A judge makes an order for child support. But it later turns out that the child is not living with the parent to whom the child support is supposed to be paid. Is that fair? Is there anything a court can do, or does it even matter?
The answers to some of these questions were provided in the recent California Court of Appeal case entitled Marriage of Wilson. In Wilson, the dad (“Michael”) faced arrears of $7,006.19, not including interest. However, there was “undisputed evidence that during most of the time between 1981 and 1987, Michael’s own parents cared for the parties’ child in the grandparents’ home. During that time, Michael provided money to his parents for the child’s care. During that same time, the mother did not provide any support for the child.
In analyzing this situation, the Court of Appeal noted that California law already provided for relief from arrears when the obligor parent shows that he or she cared for the child at the parent’s own expense. In other words, if a mother has custody but the child actually lives with the father, the father is often relieved from the obligation of child support during those months when the child lived with him. (Often what happens is that the child custody order provides for the child to live with the mother but the father ends up caring for the child, or, of course, the other way around.)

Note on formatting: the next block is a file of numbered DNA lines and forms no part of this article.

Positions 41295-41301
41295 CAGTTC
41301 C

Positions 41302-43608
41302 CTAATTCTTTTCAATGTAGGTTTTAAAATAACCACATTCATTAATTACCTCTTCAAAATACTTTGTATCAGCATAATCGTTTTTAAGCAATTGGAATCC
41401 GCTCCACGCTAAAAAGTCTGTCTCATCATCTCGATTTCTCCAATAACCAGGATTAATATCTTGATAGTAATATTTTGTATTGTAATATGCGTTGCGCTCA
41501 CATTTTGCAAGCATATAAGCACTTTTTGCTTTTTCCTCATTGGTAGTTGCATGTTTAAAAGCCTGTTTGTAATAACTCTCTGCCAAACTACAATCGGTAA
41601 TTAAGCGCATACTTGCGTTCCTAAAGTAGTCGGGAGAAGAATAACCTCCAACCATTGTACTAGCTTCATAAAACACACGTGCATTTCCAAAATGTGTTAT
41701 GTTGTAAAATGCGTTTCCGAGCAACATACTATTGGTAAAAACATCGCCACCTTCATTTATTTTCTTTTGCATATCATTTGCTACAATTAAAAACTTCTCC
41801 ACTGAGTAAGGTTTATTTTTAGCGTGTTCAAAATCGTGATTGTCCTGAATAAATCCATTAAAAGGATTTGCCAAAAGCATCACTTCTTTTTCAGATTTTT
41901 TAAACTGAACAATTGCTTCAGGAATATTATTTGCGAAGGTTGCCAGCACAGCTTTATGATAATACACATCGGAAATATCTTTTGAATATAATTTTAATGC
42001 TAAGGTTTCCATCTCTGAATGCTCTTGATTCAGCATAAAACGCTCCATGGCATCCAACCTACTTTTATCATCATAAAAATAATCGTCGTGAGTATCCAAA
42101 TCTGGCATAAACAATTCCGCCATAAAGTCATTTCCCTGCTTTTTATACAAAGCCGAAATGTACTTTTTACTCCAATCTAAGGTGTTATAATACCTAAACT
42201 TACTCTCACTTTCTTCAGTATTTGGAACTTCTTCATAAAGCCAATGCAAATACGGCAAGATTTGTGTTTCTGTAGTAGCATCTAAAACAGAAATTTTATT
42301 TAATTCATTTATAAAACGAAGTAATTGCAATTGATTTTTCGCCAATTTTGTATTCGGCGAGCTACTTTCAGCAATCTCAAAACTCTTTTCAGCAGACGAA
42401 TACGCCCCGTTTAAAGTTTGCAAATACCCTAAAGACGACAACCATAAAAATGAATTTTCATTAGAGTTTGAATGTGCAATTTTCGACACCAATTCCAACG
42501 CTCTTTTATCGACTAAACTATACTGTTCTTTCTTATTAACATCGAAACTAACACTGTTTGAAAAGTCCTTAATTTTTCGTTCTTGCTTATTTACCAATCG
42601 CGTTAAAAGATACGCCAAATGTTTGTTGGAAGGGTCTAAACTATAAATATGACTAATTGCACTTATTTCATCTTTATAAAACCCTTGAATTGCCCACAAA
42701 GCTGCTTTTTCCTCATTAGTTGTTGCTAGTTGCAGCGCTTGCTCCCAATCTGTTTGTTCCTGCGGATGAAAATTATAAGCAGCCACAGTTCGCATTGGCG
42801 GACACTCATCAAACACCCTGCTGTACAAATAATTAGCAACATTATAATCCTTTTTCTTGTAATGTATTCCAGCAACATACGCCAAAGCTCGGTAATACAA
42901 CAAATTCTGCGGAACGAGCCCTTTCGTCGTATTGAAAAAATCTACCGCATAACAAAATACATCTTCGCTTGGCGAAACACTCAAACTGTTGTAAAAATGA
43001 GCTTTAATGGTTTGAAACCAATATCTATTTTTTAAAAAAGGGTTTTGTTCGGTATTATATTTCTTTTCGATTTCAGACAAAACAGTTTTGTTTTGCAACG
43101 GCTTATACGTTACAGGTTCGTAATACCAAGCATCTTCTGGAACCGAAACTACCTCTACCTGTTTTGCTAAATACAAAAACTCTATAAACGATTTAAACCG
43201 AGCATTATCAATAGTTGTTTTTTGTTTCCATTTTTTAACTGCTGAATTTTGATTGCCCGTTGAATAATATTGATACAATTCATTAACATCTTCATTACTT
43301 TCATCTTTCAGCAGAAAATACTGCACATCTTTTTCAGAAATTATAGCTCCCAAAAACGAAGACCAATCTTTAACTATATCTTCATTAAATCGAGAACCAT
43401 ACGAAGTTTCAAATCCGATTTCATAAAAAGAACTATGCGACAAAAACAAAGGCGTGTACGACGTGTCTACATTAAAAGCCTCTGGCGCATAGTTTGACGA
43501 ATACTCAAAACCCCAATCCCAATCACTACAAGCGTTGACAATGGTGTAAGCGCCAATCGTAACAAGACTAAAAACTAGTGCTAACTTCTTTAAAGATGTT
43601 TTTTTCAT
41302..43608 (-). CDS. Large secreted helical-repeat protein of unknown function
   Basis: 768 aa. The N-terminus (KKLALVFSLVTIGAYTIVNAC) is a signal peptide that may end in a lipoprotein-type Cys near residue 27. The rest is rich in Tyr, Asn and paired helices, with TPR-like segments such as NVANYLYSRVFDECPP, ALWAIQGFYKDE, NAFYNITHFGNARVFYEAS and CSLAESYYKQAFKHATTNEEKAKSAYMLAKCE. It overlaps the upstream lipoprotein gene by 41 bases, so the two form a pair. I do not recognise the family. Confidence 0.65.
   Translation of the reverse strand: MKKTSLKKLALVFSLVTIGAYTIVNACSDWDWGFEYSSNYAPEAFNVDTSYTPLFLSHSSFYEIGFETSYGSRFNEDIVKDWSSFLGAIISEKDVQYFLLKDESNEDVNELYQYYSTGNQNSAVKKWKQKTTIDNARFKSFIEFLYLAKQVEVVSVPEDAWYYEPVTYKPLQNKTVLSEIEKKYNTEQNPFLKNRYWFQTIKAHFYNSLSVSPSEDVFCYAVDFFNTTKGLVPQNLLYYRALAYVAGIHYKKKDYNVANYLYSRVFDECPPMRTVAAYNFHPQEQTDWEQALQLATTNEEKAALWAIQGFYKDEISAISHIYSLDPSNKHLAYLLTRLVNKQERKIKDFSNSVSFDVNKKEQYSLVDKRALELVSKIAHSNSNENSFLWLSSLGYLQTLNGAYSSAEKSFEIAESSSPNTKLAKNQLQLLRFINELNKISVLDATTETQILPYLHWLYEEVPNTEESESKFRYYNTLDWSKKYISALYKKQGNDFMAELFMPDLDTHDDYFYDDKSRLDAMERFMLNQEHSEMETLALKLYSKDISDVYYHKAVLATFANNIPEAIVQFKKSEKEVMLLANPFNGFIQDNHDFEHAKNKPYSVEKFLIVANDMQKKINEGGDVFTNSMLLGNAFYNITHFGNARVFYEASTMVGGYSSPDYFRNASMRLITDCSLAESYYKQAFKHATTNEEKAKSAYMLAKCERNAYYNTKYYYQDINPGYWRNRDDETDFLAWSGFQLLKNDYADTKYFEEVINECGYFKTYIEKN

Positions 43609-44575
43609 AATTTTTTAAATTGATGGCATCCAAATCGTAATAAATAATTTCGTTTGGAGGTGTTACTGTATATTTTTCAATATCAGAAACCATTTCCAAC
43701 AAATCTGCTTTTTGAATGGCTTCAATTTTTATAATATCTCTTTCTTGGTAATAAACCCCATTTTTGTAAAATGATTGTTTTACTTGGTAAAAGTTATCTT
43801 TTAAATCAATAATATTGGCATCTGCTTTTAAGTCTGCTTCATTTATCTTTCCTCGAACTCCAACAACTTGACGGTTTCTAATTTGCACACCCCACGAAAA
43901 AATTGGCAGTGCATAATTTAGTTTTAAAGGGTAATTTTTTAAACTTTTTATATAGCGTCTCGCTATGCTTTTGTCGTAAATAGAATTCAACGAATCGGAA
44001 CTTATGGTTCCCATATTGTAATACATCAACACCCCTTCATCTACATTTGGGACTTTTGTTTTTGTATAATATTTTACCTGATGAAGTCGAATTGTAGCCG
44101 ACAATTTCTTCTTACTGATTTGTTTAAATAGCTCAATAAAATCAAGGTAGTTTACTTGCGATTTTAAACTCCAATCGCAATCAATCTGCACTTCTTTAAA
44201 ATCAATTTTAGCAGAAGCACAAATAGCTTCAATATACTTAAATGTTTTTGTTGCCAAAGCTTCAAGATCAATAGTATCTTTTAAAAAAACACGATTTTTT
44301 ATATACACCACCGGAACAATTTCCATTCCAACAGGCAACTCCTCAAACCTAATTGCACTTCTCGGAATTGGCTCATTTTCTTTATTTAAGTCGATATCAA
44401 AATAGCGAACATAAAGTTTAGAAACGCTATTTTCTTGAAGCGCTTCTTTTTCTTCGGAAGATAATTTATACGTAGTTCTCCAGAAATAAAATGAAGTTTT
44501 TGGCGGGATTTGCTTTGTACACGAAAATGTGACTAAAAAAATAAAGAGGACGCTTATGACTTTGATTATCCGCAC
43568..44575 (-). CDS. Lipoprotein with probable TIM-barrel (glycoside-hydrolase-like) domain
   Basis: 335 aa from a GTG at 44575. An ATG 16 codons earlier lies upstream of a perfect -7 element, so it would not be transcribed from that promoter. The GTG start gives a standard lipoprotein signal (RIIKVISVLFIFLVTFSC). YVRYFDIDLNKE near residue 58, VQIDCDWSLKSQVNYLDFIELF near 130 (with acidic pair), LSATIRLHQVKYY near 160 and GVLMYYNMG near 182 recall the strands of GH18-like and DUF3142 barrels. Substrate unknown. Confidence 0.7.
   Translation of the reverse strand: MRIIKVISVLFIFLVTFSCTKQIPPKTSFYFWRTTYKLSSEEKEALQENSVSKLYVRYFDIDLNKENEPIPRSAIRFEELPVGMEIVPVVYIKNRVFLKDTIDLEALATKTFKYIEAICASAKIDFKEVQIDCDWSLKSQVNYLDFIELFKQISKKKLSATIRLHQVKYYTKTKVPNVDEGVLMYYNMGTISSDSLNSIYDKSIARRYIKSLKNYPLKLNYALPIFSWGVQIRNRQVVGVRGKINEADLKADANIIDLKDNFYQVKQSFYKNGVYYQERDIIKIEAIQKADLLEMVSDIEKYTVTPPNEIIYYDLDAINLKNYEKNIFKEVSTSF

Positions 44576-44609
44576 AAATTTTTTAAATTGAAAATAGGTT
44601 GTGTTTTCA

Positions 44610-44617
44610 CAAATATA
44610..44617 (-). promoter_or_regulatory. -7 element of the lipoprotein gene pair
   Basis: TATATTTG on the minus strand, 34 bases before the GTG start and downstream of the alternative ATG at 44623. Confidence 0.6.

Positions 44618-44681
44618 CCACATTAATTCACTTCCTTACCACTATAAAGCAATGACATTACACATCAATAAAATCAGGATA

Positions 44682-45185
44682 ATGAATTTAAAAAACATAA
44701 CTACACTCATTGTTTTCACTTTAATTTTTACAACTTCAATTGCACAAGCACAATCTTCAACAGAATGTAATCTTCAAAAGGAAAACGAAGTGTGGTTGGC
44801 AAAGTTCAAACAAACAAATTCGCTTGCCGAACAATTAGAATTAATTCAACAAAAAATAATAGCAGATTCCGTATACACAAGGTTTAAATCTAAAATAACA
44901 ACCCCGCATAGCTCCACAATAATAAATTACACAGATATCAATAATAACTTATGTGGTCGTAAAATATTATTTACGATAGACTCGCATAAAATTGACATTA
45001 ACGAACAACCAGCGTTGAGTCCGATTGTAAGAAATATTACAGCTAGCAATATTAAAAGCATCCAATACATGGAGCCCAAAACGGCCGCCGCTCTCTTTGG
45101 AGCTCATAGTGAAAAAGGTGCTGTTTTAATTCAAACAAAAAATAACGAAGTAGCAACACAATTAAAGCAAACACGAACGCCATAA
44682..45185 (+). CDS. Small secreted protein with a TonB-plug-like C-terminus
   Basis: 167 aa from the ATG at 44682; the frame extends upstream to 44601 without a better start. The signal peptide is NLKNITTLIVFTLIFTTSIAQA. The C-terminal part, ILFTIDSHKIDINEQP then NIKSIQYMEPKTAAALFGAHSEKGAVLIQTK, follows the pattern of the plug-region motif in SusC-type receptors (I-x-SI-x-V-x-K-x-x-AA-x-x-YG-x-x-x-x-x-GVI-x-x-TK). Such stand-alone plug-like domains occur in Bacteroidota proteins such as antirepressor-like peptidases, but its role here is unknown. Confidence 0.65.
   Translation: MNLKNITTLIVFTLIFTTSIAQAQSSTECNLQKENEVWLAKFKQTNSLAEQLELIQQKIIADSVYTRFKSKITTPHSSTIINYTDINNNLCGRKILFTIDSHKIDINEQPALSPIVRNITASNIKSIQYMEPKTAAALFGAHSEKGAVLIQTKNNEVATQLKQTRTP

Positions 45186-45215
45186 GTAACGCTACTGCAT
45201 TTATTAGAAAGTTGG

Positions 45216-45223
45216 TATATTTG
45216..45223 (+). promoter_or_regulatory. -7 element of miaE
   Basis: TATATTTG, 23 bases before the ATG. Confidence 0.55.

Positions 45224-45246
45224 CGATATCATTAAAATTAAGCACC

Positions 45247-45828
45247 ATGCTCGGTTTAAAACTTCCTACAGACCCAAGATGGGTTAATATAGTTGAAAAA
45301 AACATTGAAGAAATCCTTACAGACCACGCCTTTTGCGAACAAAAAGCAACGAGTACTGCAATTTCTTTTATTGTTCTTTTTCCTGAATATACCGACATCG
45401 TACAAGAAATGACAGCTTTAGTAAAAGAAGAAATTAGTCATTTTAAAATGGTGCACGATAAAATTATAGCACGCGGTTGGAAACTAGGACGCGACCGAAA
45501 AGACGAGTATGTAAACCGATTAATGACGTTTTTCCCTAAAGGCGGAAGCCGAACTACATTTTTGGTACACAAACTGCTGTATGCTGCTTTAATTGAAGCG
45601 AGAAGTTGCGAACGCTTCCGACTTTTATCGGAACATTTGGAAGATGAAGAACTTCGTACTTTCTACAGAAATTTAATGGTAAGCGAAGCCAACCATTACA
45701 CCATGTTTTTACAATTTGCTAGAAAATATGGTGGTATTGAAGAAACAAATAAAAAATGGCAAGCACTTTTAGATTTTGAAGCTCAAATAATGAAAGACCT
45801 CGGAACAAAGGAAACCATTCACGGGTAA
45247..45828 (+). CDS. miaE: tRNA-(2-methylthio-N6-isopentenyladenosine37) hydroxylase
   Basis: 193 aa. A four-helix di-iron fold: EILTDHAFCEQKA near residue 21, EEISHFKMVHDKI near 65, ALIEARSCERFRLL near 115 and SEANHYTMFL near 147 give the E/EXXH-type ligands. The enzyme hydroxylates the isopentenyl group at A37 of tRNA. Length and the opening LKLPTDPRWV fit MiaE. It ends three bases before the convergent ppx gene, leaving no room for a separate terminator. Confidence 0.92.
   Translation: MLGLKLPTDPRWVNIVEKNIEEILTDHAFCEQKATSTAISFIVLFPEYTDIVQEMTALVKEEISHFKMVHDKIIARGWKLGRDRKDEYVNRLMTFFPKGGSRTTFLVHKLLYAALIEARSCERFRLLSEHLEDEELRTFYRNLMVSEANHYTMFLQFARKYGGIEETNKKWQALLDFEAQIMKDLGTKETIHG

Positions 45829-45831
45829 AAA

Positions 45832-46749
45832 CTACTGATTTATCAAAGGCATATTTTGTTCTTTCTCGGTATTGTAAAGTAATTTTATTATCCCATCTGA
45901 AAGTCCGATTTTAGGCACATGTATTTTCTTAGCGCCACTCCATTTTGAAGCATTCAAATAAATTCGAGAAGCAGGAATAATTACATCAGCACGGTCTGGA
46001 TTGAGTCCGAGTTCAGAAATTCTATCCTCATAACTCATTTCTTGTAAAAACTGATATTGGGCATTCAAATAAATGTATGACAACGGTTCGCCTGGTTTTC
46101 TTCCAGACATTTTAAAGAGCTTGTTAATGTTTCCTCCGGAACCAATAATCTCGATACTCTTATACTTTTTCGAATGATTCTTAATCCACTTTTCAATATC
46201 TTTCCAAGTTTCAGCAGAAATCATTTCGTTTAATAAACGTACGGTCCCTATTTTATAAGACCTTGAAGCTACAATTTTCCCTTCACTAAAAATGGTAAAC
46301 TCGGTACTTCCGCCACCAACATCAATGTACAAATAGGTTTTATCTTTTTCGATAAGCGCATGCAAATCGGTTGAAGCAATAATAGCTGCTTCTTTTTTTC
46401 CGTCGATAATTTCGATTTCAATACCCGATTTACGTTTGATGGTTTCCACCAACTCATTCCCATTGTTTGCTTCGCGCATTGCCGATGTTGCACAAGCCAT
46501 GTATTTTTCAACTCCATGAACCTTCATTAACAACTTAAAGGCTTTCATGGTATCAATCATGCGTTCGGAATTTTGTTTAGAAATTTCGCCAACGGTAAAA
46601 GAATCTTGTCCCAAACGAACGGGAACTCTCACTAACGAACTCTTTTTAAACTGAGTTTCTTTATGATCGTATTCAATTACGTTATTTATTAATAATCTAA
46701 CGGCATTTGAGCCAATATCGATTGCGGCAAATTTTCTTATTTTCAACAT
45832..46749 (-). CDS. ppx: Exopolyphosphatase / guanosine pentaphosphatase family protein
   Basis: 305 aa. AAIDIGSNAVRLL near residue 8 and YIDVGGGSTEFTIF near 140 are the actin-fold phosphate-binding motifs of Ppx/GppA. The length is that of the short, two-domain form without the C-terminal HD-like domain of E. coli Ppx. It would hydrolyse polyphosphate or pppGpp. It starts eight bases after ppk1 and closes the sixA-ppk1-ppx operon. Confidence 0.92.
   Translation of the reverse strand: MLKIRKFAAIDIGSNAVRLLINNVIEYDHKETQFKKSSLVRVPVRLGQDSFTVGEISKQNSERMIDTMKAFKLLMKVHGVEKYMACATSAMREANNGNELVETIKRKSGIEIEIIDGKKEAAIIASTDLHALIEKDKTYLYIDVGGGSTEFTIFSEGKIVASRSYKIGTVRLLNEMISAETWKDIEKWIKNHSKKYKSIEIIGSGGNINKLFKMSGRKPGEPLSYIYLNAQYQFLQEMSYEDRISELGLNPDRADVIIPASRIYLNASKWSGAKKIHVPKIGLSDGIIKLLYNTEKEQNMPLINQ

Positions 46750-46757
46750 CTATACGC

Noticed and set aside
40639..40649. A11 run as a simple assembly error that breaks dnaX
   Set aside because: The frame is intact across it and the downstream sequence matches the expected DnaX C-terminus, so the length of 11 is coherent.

What the Court of appeal did in Wilson was extend this doctrine, often called the “equitable setoff” doctrine, to those situations where the obligor does not provide for the minor in her or his own home. To do otherwise, the Court of Appeal reasoned, would give the mother a windfall in cash even though the child was not living with her and she was not providing for her support.
As a result of the Court of Appeal’s decision, the matter was sent back –“remanded”– to the trial court to recalculate the arrears that the father should have to be paid.
A complicated situation like this can be avoided if a motion to modify child support is filed when the change in living situation occurs. In Wilson, however, the case was complicated because the child was born back in 1979, and there were hearings about the strange circumstances in 1985, 1987, 2000, and finally 2012.
The Wilson case reversed a trial court’s decision made up in Alameda County. However, because Wilson was cited for publication, it is binding precedent on trial courts throughout Californa, including San Diego. The vote in Wilson, by the way, was unanimous; all three justices agreed.
One final observation: keeping track of child support payments is very important, both for the payor and the recipient. The obligor should never pay child support in cash unless a receipt is provided. If child support is garnished, as the law provides, the paystubs reflecting the garnishment should be kept. In any event, failure to pay child support is costly. The interest accumulates at the rate of 10 percent per annum.